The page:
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'[OT]: Seiko S7600A TCP Connection Problem using PI'
2000\08\02@142206 by Dennis Hromin

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Hello,
 After reading all the documentation and sample code for the S7600 chip,
I am still having a lot of difficulty establishing a TCP Connection. I am
successfully able to initate a PPP connection and obtain an IP address.
When I try to make a TCP connection to a PC computer running a daytime
Server (for example) port 13 written in java, my PIC16F877 is unable to
establish a connection. As far as I can tell, it sits in a SYN_SENT state
in client mode and running it as a server, it sits in LISTEN tcp state.
 Below is an excerpt of my CCS C code for the PIC16F877 and if anyone
can tell me if i'm doing something wrong, or if it is not possible for the
seiko chip to communicate with a PC at all, let me know.

 Here is the code part where it trys to establish a TCP connection. I
believe that my PPP connection code is working fine. I did not even get to
the stages of sending data yet.

 Thanks for any help or tips,
 Dennis

       for(temp=0;temp<3;temp++) //i do not understand why this happens
//three times, I copied it from the mchip app note AN730 i believe it was

       {
               WriteSeiko(Socket_Index,0x00);  // Use Socket 0

               while( (ReadSeiko(Socket_Status_H)&0x01)==0x01);

               WriteSeiko(Socket_Config_Status_L,0x10);  // Reset socket
               delay_ms(100);
       // Write the preconfigured server IP address to the S-7600A
       // The Arrarys are previously defined in the program for both the
       // IP and port number
               WriteSeiko(Their_IP_Address_L,TheirIPAddr[0]);
               WriteSeiko(Their_IP_Address_M,TheirIPAddr[1]);
               WriteSeiko(Their_IP_Address_H,TheirIPAddr[2]);
               WriteSeiko(Their_IP_Address_U,TheirIPAddr[3]);

               WriteSeiko(Our_Port_L,PORT_L);  // Write the port address
               WriteSeiko(Their_Port_L,PORT_L);  // for both the server
               WriteSeiko(Our_Port_H,PORT_H);  // and the client
               WriteSeiko(Their_Port_H,PORT_H);

               WriteSeiko(Socket_Config_Status_L,0x02); // Use TCP client mode
               WriteSeiko(Socket_Activate,0x01);   // Activate socket


// My program just loops at this point waiting till a connection is
// established, but it never happens.

               while(1)        //Loop: Waiting to establish a connection
               {
                       j = ReadSeiko(Socket_Status_M);
                       printf("The value of j: %x\n",j);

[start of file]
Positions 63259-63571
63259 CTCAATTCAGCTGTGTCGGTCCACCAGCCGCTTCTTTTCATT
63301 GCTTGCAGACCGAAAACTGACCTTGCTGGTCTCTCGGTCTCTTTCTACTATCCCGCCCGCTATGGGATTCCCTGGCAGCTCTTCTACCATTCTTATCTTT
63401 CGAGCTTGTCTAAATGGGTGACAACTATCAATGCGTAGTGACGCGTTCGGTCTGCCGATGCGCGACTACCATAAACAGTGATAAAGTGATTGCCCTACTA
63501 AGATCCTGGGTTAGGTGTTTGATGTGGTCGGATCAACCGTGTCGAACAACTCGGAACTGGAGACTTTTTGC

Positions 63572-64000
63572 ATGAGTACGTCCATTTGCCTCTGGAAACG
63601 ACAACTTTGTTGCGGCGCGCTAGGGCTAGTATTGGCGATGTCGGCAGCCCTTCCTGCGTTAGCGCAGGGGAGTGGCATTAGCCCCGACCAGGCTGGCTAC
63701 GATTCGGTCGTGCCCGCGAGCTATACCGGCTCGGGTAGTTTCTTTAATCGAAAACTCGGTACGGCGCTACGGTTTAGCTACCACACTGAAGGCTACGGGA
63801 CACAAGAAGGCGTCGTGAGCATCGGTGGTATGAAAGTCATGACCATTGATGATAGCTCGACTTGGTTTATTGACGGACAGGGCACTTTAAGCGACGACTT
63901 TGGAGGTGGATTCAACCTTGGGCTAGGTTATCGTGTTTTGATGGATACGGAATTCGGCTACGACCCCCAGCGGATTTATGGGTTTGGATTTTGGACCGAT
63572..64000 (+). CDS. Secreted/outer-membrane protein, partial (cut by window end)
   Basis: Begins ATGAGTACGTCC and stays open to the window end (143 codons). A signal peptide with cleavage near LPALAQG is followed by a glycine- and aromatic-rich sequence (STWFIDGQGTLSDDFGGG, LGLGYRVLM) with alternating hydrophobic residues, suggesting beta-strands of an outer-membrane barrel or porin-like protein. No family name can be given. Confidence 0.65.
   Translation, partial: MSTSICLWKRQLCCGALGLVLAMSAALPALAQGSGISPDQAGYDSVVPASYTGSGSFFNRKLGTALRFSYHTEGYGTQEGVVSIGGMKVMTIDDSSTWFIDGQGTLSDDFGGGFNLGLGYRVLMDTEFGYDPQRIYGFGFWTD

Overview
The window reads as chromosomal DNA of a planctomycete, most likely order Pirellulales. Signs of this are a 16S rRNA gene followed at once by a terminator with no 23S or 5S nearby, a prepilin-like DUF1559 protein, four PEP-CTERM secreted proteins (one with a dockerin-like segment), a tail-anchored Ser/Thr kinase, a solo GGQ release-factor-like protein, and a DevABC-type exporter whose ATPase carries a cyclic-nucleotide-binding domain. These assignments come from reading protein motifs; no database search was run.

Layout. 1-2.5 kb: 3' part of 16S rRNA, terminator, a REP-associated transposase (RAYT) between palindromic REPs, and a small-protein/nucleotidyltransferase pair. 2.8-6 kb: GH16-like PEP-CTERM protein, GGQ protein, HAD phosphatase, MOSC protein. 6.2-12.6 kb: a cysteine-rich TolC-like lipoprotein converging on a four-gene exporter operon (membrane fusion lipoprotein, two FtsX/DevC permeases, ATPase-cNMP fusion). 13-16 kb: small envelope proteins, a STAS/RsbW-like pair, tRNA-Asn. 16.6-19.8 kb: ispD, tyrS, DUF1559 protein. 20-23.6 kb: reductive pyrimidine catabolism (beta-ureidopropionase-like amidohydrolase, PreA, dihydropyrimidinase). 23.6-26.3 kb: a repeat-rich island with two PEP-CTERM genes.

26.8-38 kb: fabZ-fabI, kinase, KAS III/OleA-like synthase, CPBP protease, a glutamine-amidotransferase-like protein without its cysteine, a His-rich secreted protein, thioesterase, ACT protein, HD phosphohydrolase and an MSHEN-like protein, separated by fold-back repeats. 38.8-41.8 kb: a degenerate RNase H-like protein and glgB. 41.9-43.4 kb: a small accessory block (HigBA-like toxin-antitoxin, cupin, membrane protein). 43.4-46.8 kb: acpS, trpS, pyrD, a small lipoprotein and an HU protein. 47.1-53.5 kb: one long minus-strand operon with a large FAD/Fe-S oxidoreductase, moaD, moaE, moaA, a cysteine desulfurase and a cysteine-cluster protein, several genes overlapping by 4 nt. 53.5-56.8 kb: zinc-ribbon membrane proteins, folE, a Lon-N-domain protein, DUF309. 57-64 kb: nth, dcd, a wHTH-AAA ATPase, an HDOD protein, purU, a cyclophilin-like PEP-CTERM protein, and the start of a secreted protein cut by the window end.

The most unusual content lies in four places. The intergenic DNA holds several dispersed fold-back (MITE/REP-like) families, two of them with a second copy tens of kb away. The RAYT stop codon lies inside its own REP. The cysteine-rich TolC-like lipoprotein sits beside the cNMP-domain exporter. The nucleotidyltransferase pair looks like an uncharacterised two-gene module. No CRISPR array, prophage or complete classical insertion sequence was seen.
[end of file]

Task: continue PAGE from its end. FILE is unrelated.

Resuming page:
delay_ms(5);
               if(j&0x10)
                       {
                       printf("\n\rCONNECT\n\r");
                       break;
                       }
               else if((j&0x40)||(j&0x20))
                       {
                       printf(" RST/FIN Seen\n");
                       CONNECTED=0;
                       break;
                       }

               else if(j&0xe0)
                       break;
               }

       }

delay_ms(500);

printf("\n\rSocket connected\n\r");

// After this point the code should continue with sending data, but i have
// not gotten this far yet.

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2000\08\02@142754 by Andrew Kunz

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>  Below is an excerpt of my CCS C code for the PIC16F877 and if anyone
>can tell me if i'm doing something wrong, or if it is not possible for the

Do you mean, Aside from using CCS?

Logic-wise, nothing was outstanding.  I assume you ARE able to made ICMP
messages fly, and perhaps UDP?

Andy

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2000\08\02@150150 by Dennis Hromin

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Well, I should say that my CCS code does compile and there are no errors,
i was just wondering if there where any mistakes in the procedure for
starting a TCP connection.
 As for UDP, i have not tried it. That will be my next option.
As for ICMP, I am unsure how it works. I tried to ping the PIC/Seiko
device after it is assigned an IP address. I do to recieve any replies.
Could this be a problem? Is it possible for the Seiko chip to ping another
host PC on the network?
 One other thing I should mention is that I'm using a wireless access